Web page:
Twelve lantern decorations bearing inappropriate Chinese greetings will be replaced by tomorrow, after they were mistakenly produced and put up in Chinatown last Thursday.
The banner-like lanterns, which were hung up along South Bridge Road ahead of the traditional street light-up ceremony to mark the Mid-Autumn Festival, had drawn comments from members of the public that they did not suit the occasion.
For example, one lantern's message translated into "bright and majestic", while another said "joy for the nation" - both phrases are not commonly used to celebrate the Mid-Autumn Festival, which is a time for family reunions.
Ms Jennifer Lee, head of the Chinatown Festival Street Light-up Sub-Committee, said the committee had flagged the problematic greetings on some lanterns to its contractor, following internal feedback, and had asked for them to be removed before production began.
But they realised the changes were not made when the lights were being tested last Friday.
"These changes were not made in time," said Ms Lee.
After the banner-like lanterns were strung up, Facebook user Teoh Chee Boon commented that the decorations were an erosion of Chinese culture and opened Singapore's Chinese standards to criticism. He said the choice of some vocabulary was wrong and that one greeting was incoherent.
Another Facebook user pointed out that a phrase that translated into "the bright moon twinkles" did not make sense.
Ms Lee said some of the greetings - like one that read "the stars shine" - might seem unconventional, but were "to recreate the famous retro Hong Kong ambience" which features neon signs.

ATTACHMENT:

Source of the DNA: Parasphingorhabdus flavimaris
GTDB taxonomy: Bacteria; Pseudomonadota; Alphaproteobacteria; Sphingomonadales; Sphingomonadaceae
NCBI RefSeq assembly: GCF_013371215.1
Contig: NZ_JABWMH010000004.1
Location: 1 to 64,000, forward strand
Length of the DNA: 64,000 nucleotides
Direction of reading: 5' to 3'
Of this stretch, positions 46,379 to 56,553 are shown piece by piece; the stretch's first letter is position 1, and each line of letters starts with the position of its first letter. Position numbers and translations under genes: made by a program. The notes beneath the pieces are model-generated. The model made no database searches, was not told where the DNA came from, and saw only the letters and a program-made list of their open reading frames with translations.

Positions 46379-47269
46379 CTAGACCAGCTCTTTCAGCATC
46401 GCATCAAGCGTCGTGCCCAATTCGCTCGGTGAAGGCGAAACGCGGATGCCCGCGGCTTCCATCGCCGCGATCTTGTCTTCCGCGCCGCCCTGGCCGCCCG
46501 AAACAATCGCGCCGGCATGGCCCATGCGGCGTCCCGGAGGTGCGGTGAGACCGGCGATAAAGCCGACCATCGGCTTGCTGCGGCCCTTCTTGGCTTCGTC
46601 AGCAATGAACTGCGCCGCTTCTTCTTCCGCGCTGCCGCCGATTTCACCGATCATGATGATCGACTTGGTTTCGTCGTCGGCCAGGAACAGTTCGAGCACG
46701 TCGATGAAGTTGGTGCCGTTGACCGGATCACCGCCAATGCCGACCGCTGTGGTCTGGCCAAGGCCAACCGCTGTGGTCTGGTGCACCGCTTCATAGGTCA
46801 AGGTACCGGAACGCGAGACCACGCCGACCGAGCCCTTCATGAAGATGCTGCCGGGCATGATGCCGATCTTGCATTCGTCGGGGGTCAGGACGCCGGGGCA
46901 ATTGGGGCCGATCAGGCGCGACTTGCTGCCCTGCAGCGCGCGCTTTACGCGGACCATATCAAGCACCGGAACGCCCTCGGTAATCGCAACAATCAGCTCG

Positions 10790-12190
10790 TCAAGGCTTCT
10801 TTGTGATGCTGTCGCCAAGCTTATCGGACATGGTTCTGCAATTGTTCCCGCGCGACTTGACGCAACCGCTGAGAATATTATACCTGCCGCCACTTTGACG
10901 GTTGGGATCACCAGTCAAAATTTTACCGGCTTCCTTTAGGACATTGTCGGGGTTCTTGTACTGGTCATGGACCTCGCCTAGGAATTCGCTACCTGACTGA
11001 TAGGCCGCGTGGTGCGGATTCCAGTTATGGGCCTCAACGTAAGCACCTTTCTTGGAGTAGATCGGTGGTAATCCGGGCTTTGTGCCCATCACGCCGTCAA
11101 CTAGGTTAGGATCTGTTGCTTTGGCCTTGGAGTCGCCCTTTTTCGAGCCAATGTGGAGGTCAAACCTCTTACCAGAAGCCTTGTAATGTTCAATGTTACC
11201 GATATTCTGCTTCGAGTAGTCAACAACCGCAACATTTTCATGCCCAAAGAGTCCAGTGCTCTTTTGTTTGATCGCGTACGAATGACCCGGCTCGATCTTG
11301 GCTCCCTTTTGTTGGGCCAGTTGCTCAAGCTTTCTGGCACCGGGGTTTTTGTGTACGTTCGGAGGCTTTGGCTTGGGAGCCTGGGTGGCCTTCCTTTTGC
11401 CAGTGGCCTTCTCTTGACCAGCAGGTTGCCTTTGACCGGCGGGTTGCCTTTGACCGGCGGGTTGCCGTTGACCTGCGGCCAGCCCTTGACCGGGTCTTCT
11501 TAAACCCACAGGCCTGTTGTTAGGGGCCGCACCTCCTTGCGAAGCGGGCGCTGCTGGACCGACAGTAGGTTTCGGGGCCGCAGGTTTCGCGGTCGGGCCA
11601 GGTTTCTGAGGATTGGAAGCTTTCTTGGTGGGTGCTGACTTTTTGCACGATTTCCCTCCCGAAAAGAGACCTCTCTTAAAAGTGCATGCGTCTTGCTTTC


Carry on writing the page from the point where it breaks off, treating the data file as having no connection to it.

Among the lanterns being replaced is one that reads "joy for the nation".
The committee did not disclose the other designs being replaced but said it is working with the contractor to replace the affected lanterns.
Ms Lee added that the Hong Kong-style decorations are unique to South Bridge Road for this year's light-up, while more traditional decorations such as lotus flower lanterns and animal lanterns will be found along Eu Tong Sen Street and New Bridge Road.
This year's light-up will be live-streamed on Thursday and will be up till Oct 16. It comprises about 700 lanterns and sculptures which depict traditional festival motifs and characters such as Chang'e, the goddess of the moon in Chinese mythology.
The Chinatown Festival is organised by Kreta Ayer-Kim Seng Citizens' Consultative Committee and is made up of grassroots volunteers.
This is not the first time the light-up has sparked controversy. Last year, organisers had to repaint a two-storey lantern of Chang'e following complaints that its facial features looked too masculine.